In Atlanta, Cherry would have to find and lease a building suitable for IOP work. He would need to navigate the byzantine process required to offer treatment services: establishing an LLC, finding a clinical supervisor, assembling a comprehensive policy and procedure manual. And he would be responsible for recruiting five or six counselors to help him get the operation going. 

Cherry told Cates no. He had no desire to drop out of college again. He didn’t want to move—he and Melissa were recently engaged. Besides, what if the business failed? What would he do then?

Cates insisted that Cherry take the job. It was, Cherry recalled him saying, the best wedding present a guy could hope for. When Meehan entered the room, Cherry repeated his concerns. But Meehan, Cherry said, wouldn’t listen. Going to Atlanta, Meehan said, was what he had to do.

Cherry agreed to at least go for a visit. The trip didn’t change his mind, but when he got back, he found that Cates and Meehan were acting as though it was a done deal. “I felt like I had no choice,” Cherry said. So he quit school and moved south.

He was scared. He had just enough money to pay the security deposit and first month’s rent on an apartment. He delivered pizzas to support himself as he labored to get the new program off the ground. Somehow he managed: Within a few months, there were enough IOP clients to make the Atlanta outfit self-sustaining. The local press took notice. Cherry, described as “a bearded, 24-year-old former Missourian with longish brown hair who smokes two packs of cigarettes a day,” was quoted in the Atlanta Journal-Constitution explaining the ES ethos. “One of the things we teach people to do is to dance sober,” Cherry told the newspaper. “They know how to dance loaded, but they have to know how to dance sober.”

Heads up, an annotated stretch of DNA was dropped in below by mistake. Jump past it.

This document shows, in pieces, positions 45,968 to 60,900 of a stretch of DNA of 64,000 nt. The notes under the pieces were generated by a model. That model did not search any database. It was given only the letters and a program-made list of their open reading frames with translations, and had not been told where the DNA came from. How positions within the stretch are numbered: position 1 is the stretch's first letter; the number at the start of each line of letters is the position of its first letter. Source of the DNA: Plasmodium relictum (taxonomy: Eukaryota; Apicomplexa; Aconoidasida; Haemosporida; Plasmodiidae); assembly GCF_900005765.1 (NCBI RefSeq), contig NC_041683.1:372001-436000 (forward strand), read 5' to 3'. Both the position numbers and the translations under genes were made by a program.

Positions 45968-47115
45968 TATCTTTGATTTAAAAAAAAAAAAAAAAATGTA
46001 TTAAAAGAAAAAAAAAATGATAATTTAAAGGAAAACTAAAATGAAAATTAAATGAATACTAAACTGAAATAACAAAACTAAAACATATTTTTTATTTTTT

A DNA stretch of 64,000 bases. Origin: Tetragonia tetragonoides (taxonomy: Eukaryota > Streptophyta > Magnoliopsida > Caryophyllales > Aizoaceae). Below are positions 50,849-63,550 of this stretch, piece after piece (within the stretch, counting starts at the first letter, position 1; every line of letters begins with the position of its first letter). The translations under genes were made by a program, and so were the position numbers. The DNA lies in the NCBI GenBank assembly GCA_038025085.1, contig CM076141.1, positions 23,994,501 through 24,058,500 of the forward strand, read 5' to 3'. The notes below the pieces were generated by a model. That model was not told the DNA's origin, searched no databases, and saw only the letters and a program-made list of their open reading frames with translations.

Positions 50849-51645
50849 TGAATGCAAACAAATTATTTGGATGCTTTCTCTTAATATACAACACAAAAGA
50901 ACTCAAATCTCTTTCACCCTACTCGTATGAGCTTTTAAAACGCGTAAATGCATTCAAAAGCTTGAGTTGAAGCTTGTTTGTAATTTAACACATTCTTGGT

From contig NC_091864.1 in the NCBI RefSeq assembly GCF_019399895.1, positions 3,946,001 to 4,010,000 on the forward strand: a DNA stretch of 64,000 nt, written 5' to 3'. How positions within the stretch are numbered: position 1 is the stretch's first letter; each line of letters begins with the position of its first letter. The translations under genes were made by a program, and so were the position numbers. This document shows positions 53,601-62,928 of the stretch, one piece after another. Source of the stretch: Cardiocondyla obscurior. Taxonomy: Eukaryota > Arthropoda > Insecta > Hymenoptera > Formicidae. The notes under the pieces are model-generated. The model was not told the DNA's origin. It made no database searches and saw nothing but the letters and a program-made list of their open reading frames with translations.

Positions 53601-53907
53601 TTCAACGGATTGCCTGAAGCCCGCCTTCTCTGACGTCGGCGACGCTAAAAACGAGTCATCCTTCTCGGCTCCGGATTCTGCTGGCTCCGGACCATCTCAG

Around this time, Cherry was summoned to St. Louis to testify in front of a grand jury: Forum had recently shut down, and its former administrator, a man named Charles Butler, was under investigation for insurance fraud and for overbilling patients. Cherry said that he confirmed the prosecution’s findings, but that he didn’t know what Butler was doing was against the law. He was assured that Meehan, Peiffer, and Cates were unaware of any illegal activity. To his mind, ES was a spiritually pure endeavor—the program’s leaders would never do anything unethical. Butler was indicted and eventually sent to prison. A hospital administrator interviewed for this story described him as a “fall guy.”